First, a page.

You wrote: Now how did Cainan get into the LXX when he is missing in action
the MT? Try looking at Luke 3:36. There is Cainan nestled in the New
Now you have the MT in disagreement with the SP, the LXX, New Testament
author, Luke, and all the historians, Sumerologists, and archaeologists, none
of whom place the flood as recent as 2350 BC.
I addressed this concern in my response to similar comments by Glen which
have probably not been sent out by the post screener yet. In it I wrote:
Glenn wrote: If you compare Luke 3:36 with the genealogies in Genesis, you
find a guy
named Cainan who isn't in Genesis. Why wouldn't that make one wonder if the
genealogies are incomplete?
Because nearly all scholars who have thoroughly studied this subject matter
understand Luke's "second Cainan" to be a copyist's error.
I say "second Cainan" because Luke 3:37 also lists "Cainan" in his normal
position as the son of Enosh and the father of Mahalalel. In many English
translations "second Cainan" is called "Kenan" to avoid confusing the
supposed "two Cainans." Scholars refer to this "Cainan" as Luke's "first
Cainan" since, if there were two Cainans, this "Cainan" was chronologically
In the Old Testament "Cainan" is not found in the relative position Luke
seems to have assigned him in any of its genealogical listings, in either the
Hebrew or the Samaritan texts. There it can be found only in the Greek
Septuagint translation of the Hebrew scriptures. And apparently it was found
only in the copies of the Septuagint which came into use after the time of
the first century Jewish historian Josephus. For though Josephus almost
always followed the Septuagint, he tells us that "Sala was the son of
Arphaxad," not Cainan. (Ant. I, 6:4) The same is said of many early Christian
writers who are known to have used the LXX. When referring to the Old
Testament genealogies they made mention of only one "Cainan." For this reason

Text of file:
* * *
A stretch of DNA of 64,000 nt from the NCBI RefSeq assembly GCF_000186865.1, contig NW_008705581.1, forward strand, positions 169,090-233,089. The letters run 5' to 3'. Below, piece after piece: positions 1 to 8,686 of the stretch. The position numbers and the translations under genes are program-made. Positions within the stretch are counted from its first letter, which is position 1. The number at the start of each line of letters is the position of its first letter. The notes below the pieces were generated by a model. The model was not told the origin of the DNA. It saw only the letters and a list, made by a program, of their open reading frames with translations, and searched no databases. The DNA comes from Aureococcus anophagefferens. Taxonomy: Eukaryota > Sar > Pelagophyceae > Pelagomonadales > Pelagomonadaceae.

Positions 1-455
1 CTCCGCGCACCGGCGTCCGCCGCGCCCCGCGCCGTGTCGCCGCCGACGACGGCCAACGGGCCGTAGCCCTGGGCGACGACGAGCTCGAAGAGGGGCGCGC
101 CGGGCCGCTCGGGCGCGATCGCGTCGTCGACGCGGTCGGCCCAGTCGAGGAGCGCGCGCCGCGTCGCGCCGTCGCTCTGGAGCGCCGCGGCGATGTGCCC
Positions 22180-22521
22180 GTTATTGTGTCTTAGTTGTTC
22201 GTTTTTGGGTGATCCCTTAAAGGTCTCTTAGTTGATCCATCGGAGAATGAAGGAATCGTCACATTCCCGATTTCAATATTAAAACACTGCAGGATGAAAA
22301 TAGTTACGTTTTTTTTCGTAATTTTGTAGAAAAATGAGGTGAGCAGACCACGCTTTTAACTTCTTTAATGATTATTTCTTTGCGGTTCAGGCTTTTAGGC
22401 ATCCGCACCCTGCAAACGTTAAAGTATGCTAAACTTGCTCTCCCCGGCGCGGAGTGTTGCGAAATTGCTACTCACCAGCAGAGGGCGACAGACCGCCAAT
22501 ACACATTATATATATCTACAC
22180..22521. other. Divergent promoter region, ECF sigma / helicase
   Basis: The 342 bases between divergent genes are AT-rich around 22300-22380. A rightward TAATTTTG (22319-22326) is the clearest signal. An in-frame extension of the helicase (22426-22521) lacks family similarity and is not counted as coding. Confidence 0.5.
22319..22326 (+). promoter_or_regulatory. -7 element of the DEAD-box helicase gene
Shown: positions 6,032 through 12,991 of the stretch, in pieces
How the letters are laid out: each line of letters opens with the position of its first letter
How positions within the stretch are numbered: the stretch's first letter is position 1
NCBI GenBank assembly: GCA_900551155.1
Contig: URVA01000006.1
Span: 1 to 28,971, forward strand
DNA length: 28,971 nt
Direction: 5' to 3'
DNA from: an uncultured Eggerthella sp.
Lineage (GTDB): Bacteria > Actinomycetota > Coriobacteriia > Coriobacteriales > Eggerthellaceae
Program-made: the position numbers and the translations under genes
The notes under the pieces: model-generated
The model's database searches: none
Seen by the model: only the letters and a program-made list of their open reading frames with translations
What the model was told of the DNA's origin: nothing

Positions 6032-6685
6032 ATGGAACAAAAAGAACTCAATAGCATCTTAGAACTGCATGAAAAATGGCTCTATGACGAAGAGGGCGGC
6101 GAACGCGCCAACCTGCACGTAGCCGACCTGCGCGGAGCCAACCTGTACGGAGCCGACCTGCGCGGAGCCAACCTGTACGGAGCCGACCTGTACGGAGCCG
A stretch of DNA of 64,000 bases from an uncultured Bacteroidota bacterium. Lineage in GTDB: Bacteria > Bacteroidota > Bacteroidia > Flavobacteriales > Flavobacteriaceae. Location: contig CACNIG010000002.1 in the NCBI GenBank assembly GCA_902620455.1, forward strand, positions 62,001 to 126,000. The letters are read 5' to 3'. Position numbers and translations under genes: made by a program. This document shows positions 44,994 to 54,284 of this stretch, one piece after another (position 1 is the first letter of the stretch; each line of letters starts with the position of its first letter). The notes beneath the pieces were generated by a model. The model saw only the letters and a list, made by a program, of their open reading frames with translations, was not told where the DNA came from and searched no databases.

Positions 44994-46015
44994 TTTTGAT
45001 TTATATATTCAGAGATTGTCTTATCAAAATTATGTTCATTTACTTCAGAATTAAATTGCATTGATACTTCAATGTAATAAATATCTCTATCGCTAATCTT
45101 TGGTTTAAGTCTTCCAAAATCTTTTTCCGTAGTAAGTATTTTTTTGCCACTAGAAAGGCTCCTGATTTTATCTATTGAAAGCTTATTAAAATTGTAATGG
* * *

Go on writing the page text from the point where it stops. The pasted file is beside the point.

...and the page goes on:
some scholars tell us that it was almost certainly late Christian copyists of
the LXX, influenced by corrupted copies of Luke, who inserted a "second
Cainan" into Genesis 11, not copyists of Luke who were influenced by the
LXX's mention of a "second Cainan." For it seems no mention of a "second
Cainan" existed in early copies of the LXX for them to have been influenced
It was probably for these reasons that Church Fathers Irenaeus, Africanus,
Eusebius, and Jerome all rejected Luke's "second Cainan" as being an
interpolation, either an accidental or a deliberate insertion (most likely a
copyist's accidental duplication) into a late copy of Luke's original work.
It is probably most important that this understanding is supported by the
fact that some of the very oldest manuscripts of Luke do not include mention
of this "second Cainan." This includes the copy of Luke called the "Papyrus
Bodmer" or "P75" which has been dated to AD 200 and even earlier. Besides
being probably the oldest copy of Luke in existence, it is also said by
scholars to have been among the most carefully copied. They tell us it's
letters were clearly copied "one by one," while most other ancient
manuscripts appear to have been copied at least two letters at a time, or
syllables at a time, or even several words at a time.
The evidence clearly shows that the "Cainan" you referred to was not
originally a part of Luke's gospel.
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